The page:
Domio, an iRenter that leases units from landlords and then subleases them to short-term guests, has raised an additional $100 million in equity and debt financing, TechCrunch reports.
The funding underlines growing interest in iRenters. Domio puts an interesting spin on the model by applying it to the short-term rental market.
It signs multi-year leases with owners of large apartment units, guaranteeing rent to landlords for a long period of time time. It then outfits the units with furnishings and decor designed to appeal to short-term rental guests.
“Our flexible master-lease model caters to our developer/landlord needs (whether it’s a single unit or full building apart-hotel conversion),” Domio says on its web page soliciting landlord partners. “We invest in our locations and treat them like we own them.”
Domio’s Series B funding round was led by CGV Capital, with participation from Eldridge Industries, 3L Capital, Tribeca Venture Partners, SoftBank NY, Tenaya Capital and Upper90, according to TechCrunch.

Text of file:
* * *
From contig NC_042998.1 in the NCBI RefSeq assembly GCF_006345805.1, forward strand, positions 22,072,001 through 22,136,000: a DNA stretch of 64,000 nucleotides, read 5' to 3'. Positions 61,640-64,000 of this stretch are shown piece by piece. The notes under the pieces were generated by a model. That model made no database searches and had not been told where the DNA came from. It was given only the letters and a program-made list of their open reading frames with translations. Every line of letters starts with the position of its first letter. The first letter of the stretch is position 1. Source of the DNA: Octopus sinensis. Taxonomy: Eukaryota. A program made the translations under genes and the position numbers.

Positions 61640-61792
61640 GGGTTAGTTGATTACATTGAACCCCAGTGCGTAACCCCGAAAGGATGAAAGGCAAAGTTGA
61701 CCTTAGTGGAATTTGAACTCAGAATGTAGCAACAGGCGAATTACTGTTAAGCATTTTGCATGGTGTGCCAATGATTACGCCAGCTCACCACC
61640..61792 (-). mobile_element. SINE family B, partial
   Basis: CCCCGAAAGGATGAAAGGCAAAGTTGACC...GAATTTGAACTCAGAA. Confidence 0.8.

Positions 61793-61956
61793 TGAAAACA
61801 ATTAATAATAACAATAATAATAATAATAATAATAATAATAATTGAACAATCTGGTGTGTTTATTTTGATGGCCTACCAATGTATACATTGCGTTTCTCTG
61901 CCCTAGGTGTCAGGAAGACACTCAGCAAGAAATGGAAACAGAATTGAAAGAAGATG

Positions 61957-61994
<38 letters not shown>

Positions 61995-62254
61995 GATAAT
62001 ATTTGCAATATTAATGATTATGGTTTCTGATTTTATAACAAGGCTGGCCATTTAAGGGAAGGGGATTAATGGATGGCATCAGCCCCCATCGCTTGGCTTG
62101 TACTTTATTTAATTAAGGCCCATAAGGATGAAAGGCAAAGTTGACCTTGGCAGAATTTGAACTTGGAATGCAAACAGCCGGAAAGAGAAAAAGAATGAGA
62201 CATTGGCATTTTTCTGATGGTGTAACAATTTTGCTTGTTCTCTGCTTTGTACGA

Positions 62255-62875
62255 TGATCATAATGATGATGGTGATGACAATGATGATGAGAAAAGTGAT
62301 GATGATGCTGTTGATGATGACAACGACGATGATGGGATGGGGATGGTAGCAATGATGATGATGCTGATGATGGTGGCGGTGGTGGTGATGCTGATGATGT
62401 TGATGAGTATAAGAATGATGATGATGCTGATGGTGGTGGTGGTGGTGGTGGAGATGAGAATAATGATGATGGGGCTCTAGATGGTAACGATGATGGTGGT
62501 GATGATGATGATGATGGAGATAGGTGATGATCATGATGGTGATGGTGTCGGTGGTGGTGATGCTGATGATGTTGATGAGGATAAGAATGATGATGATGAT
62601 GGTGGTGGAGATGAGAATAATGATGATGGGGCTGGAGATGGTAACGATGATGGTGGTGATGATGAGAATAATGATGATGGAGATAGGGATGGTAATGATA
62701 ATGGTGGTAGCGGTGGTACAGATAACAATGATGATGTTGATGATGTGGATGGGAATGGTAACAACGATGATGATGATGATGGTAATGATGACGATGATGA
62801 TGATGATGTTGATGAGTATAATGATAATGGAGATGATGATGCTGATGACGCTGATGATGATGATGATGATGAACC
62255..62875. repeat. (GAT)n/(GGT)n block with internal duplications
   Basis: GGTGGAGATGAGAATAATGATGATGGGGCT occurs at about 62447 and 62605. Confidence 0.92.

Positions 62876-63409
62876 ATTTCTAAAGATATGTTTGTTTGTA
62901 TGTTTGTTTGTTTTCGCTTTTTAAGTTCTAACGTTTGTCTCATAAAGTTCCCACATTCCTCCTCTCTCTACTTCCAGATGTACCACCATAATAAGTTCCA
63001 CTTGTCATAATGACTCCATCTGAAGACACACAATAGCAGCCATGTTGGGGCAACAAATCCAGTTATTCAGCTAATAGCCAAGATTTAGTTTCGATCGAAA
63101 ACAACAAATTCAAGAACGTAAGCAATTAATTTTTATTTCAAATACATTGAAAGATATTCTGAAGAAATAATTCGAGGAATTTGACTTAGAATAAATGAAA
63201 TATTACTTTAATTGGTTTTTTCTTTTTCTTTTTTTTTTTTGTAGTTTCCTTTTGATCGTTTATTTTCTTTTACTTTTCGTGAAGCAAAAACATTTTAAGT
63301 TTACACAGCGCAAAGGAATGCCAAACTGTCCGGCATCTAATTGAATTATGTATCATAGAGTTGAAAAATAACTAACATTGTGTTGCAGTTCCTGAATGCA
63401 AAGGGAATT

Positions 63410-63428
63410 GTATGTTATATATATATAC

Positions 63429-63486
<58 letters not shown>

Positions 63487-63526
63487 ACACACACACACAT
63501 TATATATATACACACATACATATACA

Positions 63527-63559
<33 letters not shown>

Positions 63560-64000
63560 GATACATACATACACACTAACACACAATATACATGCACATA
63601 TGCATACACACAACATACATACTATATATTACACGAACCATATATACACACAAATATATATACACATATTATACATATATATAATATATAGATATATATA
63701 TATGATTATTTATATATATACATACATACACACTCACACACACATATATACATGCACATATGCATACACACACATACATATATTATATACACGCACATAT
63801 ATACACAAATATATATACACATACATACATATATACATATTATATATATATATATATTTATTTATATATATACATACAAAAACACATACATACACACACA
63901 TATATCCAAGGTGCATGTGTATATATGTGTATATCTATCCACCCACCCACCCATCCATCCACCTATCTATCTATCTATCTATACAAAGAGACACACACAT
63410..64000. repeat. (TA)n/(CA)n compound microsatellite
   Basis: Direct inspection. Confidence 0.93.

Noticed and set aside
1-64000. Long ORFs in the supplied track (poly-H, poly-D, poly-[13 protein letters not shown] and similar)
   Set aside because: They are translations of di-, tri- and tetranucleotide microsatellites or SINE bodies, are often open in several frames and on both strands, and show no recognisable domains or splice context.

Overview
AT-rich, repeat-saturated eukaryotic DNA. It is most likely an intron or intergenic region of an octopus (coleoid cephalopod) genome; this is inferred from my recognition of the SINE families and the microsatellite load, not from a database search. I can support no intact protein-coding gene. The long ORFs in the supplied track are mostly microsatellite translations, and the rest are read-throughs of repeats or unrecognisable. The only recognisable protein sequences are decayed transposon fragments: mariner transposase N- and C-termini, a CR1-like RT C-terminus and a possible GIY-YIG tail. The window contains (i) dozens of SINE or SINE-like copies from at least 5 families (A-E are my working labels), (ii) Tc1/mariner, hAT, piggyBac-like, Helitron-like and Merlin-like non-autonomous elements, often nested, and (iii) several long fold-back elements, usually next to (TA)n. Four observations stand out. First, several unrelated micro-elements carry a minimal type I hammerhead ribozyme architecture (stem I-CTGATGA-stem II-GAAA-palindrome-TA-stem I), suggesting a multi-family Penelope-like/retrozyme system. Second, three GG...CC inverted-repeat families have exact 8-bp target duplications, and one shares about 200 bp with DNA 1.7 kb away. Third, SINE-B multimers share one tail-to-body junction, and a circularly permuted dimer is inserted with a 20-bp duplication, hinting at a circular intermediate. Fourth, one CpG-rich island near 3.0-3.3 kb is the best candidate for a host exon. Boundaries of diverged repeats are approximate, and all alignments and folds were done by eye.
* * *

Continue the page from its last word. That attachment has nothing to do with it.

Upper90 led the debt financing portion of the round. Similar to how iBuyers, such as Opendoor, to purchase and then resell homes quickly, Domio will use this debt to lease, spruce up and then sublease units to travelers.
Domio markets units that are significantly larger than typical listings on the short-term rental platform Airbnb. The company’s website states that its founders want to reduce the odds that families and friends traveling to cities won’t have to stay in separate rentals. It’s trying to provide “larger spaces that focus on comfort, consistency and world-class design.”
With the $50 million in equity and $50 million in debt raised through the funding round, Domio plans to expand to 25 markets by next year, TechCrunch reports. In Phoenix, the company advertises nearly 60 listings.
Domio runs among a crew of startups that are “institutionalizing” short-term rentals, much as companies like Invitation Homes (formerly owned by Blackstone) brought corporate ownership and management to the single-family home market. Other players include Sonder and Guesty.
Domio stands out because, unlike some of these other platforms, Domio leases out units itself, rather than leasing them out on behalf of landlords for a fee, or for a cut of the rental revenue. Leavy is a variation on this concept, leasing from other renters and then subleasing their homes over much shorter time periods.
Both are bringing the iRenter model to the hospitality industry. IRenters lease units from landlords and then sublease them to tenants at a premium, or at the least, guarantee rent to landlords. Those that focus on longer-term tenants include Bungalow, Doorstead and Blueground.